Mac’s Convenience installs Bluetooth-powered marketing

Canadians that walk into a Mac’s Convenience Stores Inc. location later this year might look up and glance an ad for a refreshing cola on a large digital signage display as they simultaneously feel their iPhone vibrate in their pocket.

The ad will instruct them to look at their phone, because they just got a coupon that will return a 15 per cent discount on the pop being advertised. Don’t be alarmed, it’s nothing like the technology featured in the dystopian future of Minority Report – just a couple of Bluetooth dongles plugged into those digital signs.

iSign Media Corp., which has headquarters in both Vancouver and Toronto, has made an arrangement with Pinpoint Media Group to provide proximity marketing at the 1400 Mac’s locations across Canada. The IBM partner makes passive Bluetooth devices with software that can send a multimedia transmission directly to any smartphone that’s in range and has its Bluetooth chip turned on.

Using Bluetooth technology to send marketing messages directly to cell phones in a specific area has been experimented with in the U.S. But other mobile marketing methods using SMS messages or mobile apps have proven more popular. But by providing proximity marketing, Bluetooth is worth another look, says Alex Romanov, president of iSign.

At convenience stores, those dongles will be sending coupons that are “the right message at the right time in the right place,” Romanov says. “Most channels use cell providers to send a message to your number or your e-mail address. It’s often not really relevant.”

iSign’s hardware will be deployed onto Pinpoint Media Group’s digital signage footprint in Quebec first (where Mac’s is known as Couche-Tard), and then Ontario later this year. A typical arrangement at a Mac’s store is to have one 32-inch screen in the store aisles and two 17-inch screens near the point of sale, according to Enmanuel Rumbos, president of the Toronto-based firm.

“Nobody will do something for nothing,” he says. “If you can tailor a message on digital signage and provide them with information, then you tell them to look at your mobile device to find a coupon.”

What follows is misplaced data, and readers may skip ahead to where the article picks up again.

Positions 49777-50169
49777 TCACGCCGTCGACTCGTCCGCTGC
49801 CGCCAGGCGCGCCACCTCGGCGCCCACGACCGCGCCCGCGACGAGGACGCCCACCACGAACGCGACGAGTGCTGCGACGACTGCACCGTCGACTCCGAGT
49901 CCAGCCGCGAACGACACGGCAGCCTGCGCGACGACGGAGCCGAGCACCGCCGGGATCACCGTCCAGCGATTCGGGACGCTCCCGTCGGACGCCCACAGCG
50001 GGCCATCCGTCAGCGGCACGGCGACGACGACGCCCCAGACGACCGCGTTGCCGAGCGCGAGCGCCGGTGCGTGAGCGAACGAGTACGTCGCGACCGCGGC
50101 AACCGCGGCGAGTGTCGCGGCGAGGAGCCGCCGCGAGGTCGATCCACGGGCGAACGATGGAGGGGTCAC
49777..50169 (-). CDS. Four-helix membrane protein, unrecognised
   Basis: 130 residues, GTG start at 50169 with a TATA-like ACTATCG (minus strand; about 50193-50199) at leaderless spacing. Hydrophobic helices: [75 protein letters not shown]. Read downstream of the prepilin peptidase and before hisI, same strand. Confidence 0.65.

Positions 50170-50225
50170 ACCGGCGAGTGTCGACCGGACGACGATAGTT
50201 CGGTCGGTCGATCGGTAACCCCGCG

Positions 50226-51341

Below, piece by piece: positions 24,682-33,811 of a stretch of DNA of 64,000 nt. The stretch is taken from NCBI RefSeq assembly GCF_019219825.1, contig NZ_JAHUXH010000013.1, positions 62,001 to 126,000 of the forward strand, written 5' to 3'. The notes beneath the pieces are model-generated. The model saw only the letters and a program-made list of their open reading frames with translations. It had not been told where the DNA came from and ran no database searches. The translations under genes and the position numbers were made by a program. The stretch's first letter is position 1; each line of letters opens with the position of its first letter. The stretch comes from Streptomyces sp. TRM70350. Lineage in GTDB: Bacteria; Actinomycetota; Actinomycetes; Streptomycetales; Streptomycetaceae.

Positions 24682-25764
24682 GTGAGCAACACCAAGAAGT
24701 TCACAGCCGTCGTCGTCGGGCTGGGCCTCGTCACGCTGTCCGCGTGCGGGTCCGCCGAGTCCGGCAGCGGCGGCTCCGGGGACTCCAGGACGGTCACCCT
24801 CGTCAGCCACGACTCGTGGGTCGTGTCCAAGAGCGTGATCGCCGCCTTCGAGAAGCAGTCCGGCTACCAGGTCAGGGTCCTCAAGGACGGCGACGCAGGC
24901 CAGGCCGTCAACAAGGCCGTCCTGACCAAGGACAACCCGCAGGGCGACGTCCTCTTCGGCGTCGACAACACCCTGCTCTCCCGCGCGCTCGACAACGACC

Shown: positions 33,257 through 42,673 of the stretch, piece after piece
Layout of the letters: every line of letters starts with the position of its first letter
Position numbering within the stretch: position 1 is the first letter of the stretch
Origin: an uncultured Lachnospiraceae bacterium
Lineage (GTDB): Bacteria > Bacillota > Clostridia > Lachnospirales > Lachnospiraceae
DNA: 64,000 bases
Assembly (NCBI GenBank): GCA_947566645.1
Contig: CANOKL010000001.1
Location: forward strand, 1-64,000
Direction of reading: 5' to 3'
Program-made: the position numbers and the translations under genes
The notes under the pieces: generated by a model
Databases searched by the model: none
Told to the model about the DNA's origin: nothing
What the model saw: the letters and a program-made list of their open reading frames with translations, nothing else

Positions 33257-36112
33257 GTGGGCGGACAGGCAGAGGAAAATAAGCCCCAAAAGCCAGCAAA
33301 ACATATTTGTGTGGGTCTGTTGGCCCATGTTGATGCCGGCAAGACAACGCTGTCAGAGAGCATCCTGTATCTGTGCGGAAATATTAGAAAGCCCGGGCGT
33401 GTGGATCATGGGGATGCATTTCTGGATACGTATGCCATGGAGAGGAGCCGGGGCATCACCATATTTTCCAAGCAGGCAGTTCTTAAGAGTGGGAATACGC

The dongles are able to send direct messages to most smartphones without pairing, except for BlackBerrys. BlackBerry owners will need to accept a pairing request and enter in a pass code (the universally used 0000) to receive the coupons. Most cell phone users leave Bluetooth turned on to work with wireless headsets or other devices. Several provinces have passed hands-free driving laws and Bluetooth devices have quickly become the go-to method for talking while behind the wheel.

“Picture it as a perimeter fence determined by the range set on the Bluetooth dongle, which is about 150 to 200 meters” Rumbos says. Once that fence is breached by a mobile device that has Bluetooth, the solution picks them up.”

The message transmitted could be a bar code, QR code, or other types of multimedia. It could be scanned at the check-out to be logged. The device also keeps some basic analytic information such as the make and model of the smartphone, what time the message was sent, and whether it was accepted or rejected.

The dongles can also recognize a returning customer by referencing its database for the smartphone’s Bluetooth Media Access Control (MAC) address. Using that database to build intelligent customer profiles is a distinct possibility down the road, Romanov says.

“This person comes in every Wednesday and always go for a Coke product,” he says. “Give them a special offer and see if they bite on a six pack.”

The technology protects privacy because it doesn’t log any personal details about an individual, Romanov adds. Other mobile marketing methods would require a phone number to send a SMS message, or an e-mail address.

iSign has been an IBM partner for three years and is already providing its Bluetooth technology in China, Shanghai and Singapore. It’s also being used in Vancouver restaurants to send coupons to those walking by. But Mac’s is the first major footprint for the company in North America, with its stores serving 1.5 million people nationwide every day.

It’s a good fit, according to Rumbos. Much like the candy placed by the cash register, proximity marketing is viewed as another way to push more sales once a customer is in the store.

“That’s like gold to them,” he says. “This is where marketing is going.”

Pinpoint and iSign have agreed to a revenue-sharing deal for the network. The interactive Bluetooth features will be available to advertisers who buy time on Pinpoint’s digital signage.

Quebec locations of the corporate-owned Mac’s convenience chain will get the Bluetooth dongles by end of 2011’s first quarter, Rumbos says.

Brian Jackson is a Senior Writer at Follow him on Twitter, read his blog, and check out the IT Business Facebook Page.

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Brian Jackson
Brian Jackson
Editorial director of IT World Canada. Covering technology as it applies to business users. Multiple COPA award winner and now judge. Paddles a canoe as much as possible.

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